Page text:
There was a mad dash last week to harvest the Meyer lemons, Key limes and basil from the yard in anticipation of a hard freeze. Both procrastinators to the max why do it now when you can do it mañana?, Husbie and I waited until the temperatures plummeted to grab the shears and head outside. He was smart enough to don gardening gloves, but I grabbed my more appropriate fur coat (my friends would expect nothing less from me!) and clipped and clipped until I could no longer feel my fingers. Frostbite aside… LOOK AT MY BEAUTIFUL MEYER LEMON BOUNTY!
Also known as the Valley Lemon in citrus growing areas of southern Texas, the Meyer lemon is native to China. It was introduced to the US in the early 20th Century. Each tree is potentially a prolific producer, and can con many into believing that it is fake – the lemons are like perfect golden orbs that lighten up the winter landscape alas, mine is now stripped naked…
The Meyer lemon is a cross between a lemon and a mandarin orange and produces fruit that is larger, sweeter and less acidic than the true lemon. It is edible in its entirety because its skin is thin and devoid of a thick and bitter pith. It is high in dietary fiber and vitamin C. Popular with chefs because of its mild acidity and fragrant skin, it was first popularized by Chez Panisse Restaurant’s Alice Waters in Berkeley, California..
I’m going to have so much fun cooking with them! I am planning on making Meyer lemon marmalade, this Torta della Nonna, limoncello, lemon tarts, lemon cookies, lemon infused olive oil and lemon-basil pesto and still not be sick of them! But first up is this custard-based lemon ice cream that is fresh, cool and creamy.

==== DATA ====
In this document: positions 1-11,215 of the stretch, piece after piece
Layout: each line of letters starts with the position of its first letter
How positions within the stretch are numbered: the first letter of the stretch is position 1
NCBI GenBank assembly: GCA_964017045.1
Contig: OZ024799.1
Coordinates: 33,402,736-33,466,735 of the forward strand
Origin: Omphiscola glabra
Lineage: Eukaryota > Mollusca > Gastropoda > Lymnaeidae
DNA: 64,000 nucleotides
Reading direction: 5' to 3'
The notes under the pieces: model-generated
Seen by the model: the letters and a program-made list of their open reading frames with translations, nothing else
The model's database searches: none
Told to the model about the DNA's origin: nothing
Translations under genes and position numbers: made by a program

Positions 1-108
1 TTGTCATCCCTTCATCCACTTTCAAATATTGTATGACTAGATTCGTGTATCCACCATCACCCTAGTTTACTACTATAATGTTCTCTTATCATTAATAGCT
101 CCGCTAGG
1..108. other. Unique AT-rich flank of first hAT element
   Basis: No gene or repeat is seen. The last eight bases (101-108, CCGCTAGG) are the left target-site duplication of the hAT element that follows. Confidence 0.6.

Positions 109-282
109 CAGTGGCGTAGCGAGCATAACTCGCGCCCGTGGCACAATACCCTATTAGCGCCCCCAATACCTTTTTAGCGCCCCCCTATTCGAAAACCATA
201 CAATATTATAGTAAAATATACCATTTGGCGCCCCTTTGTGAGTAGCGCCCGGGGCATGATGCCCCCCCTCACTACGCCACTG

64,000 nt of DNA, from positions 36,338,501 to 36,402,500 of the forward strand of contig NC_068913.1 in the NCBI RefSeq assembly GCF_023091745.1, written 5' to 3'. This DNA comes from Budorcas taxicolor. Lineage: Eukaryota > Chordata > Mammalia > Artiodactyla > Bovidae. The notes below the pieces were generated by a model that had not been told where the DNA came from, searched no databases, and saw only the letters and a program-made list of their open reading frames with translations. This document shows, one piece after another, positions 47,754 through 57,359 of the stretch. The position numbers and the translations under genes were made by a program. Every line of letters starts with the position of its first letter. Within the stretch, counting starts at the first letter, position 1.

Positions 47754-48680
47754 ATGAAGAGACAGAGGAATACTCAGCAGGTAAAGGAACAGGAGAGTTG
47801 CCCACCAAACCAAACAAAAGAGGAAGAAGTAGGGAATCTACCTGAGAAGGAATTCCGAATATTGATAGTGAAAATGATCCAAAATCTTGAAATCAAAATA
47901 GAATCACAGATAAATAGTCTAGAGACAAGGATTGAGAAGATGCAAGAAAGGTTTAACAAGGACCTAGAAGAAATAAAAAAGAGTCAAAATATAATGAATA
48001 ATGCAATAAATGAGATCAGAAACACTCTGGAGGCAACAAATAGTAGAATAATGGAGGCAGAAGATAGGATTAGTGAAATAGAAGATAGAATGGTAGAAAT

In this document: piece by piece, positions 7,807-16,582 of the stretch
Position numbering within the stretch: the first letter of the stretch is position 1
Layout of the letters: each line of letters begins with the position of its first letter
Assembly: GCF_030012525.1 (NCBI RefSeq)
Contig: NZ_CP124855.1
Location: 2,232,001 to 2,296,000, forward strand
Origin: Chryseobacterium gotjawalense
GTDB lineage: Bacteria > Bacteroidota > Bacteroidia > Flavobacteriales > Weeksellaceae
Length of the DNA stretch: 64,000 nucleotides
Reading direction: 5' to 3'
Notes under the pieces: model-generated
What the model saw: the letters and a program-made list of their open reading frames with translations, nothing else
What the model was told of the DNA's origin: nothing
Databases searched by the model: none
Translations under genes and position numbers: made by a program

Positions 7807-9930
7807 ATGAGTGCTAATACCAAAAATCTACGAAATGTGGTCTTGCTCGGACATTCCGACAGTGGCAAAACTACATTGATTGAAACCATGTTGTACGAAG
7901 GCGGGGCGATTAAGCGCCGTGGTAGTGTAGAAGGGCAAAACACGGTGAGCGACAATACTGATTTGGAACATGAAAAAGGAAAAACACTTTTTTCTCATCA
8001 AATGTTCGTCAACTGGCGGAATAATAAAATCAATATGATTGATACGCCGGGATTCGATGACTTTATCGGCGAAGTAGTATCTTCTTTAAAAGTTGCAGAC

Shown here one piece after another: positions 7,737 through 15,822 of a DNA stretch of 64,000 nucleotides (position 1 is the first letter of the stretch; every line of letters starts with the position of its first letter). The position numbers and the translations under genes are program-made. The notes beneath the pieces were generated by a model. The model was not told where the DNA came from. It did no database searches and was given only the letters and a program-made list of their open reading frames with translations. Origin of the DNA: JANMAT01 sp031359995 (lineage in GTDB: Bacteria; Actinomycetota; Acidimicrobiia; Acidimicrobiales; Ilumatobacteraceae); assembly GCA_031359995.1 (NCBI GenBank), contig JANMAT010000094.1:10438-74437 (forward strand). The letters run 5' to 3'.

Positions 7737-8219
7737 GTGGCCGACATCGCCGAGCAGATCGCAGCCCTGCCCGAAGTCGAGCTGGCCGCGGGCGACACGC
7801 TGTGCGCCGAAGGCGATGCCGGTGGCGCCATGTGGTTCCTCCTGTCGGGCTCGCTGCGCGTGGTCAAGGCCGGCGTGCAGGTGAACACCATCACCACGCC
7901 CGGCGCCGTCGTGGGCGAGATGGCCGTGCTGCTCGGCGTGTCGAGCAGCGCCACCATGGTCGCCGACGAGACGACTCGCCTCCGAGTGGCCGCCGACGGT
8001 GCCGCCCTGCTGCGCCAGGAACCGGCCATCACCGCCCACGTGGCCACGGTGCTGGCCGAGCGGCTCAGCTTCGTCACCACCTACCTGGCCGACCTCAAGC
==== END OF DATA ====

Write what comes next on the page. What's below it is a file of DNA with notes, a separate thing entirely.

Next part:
Meyer Lemon Ice Cream
from Ultimate Ice Cream in Asheville, North Carolina, found on Tartelette’s fabulous blog.
finely grated zest of 3 Meyer lemons
1/2 cup Meyer lemon juice, freshly squeezed and strained
3/4 cup sugar
4 egg yolks
pinch of salt
1 cup milk
2 cups heavy cream
Combine the lemon zest, juice, and sugar in a non-reactive bowl and refrigerate for a couple of hours, stirring occasionally so that the acid in the lemon juice dissolves the sugar.
Heat the milk in a large saucepan until just barely boiling and remove from heat. In a large bowl, beat the egg yolks and whisk the warm milk into the yolks. Pour the egg yolks and milk back into the saucepan. Over medium low heat, stir constantly until it starts to thicken and coats the back of a spoon. Remove from heat immediately as the eggs may curdle. Strain the custard through a sieve and refrigerate for a couple of hours until completely chilled.
Mix the egg custard, heavy cream, and the lemon slurry together. Check the taste of the lemon cream – you can add up to 2 tablespoons of lemon juice now if you prefer it to be more tart. Follow your ice cream maker’s instructions and enjoy!